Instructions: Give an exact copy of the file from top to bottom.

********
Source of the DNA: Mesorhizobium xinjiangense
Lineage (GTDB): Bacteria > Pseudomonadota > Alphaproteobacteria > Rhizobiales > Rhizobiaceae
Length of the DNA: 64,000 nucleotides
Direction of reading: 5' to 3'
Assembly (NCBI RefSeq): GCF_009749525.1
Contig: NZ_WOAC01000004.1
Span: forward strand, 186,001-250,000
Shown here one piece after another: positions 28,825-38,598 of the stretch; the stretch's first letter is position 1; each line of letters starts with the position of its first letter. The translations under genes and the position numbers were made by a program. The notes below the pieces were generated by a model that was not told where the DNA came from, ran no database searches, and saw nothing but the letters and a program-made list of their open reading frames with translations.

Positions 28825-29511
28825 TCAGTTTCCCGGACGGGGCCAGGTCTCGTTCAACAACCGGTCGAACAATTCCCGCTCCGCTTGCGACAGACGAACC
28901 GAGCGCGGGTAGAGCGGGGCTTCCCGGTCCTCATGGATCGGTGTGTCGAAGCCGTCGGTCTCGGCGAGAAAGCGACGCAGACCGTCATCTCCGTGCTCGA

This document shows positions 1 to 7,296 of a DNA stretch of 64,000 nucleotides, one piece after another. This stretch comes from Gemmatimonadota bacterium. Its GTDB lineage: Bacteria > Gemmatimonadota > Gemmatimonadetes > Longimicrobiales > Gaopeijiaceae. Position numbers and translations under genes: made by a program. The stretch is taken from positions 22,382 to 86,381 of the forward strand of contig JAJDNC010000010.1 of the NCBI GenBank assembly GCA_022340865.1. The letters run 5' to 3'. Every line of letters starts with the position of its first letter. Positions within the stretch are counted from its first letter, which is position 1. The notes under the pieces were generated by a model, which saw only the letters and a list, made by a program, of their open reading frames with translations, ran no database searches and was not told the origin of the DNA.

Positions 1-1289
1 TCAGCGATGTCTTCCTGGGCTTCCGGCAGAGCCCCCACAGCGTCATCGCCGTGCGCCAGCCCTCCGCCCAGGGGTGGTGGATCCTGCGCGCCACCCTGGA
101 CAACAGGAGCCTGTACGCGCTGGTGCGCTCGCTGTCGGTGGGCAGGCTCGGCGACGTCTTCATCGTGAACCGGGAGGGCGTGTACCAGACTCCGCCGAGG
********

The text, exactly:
Source of the DNA: Mesorhizobium xinjiangense
Lineage (GTDB): Bacteria > Pseudomonadota > Alphaproteobacteria > Rhizobiales > Rhizobiaceae
Length of the DNA: 64,000 nucleotides
Direction of reading: 5' to 3'
Assembly (NCBI RefSeq): GCF_009749525.1
Contig: NZ_WOAC01000004.1
Span: forward strand, 186,001-250,000
Shown here one piece after another: positions 28,825-38,598 of the stretch; the stretch's first letter is position 1; each line of letters starts with the position of its first letter. The translations under genes and the position numbers were made by a program. The notes below the pieces were generated by a model that was not told where the DNA came from, ran no database searches, and saw nothing but the letters and a program-made list of their open reading frames with translations.

Positions 28825-29511
28825 TCAGTTTCCCGGACGGGGCCAGGTCTCGTTCAACAACCGGTCGAACAATTCCCGCTCCGCTTGCGACAGACGAACC
28901 GAGCGCGGGTAGAGCGGGGCTTCCCGGTCCTCATGGATCGGTGTGTCGAAGCCGTCGGTCTCGGCGAGAAAGCGACGCAGACCGTCATCTCCGTGCTCGA

This document shows positions 1 to 7,296 of a DNA stretch of 64,000 nucleotides, one piece after another. This stretch comes from Gemmatimonadota bacterium. Its GTDB lineage: Bacteria > Gemmatimonadota > Gemmatimonadetes > Longimicrobiales > Gaopeijiaceae. Position numbers and translations under genes: made by a program. The stretch is taken from positions 22,382 to 86,381 of the forward strand of contig JAJDNC010000010.1 of the NCBI GenBank assembly GCA_022340865.1. The letters run 5' to 3'. Every line of letters starts with the position of its first letter. Positions within the stretch are counted from its first letter, which is position 1. The notes under the pieces were generated by a model, which saw only the letters and a list, made by a program, of their open reading frames with translations, ran no database searches and was not told the origin of the DNA.

Positions 1-1289
1 TCAGCGATGTCTTCCTGGGCTTCCGGCAGAGCCCCCACAGCGTCATCGCCGTGCGCCAGCCCTCCGCCCAGGGGTGGTGGATCCTGCGCGCCACCCTGGA
101 CAACAGGAGCCTGTACGCGCTGGTGCGCTCGCTGTCGGTGGGCAGGCTCGGCGACGTCTTCATCGTGAACCGGGAGGGCGTGTACCAGACTCCGCCGAGG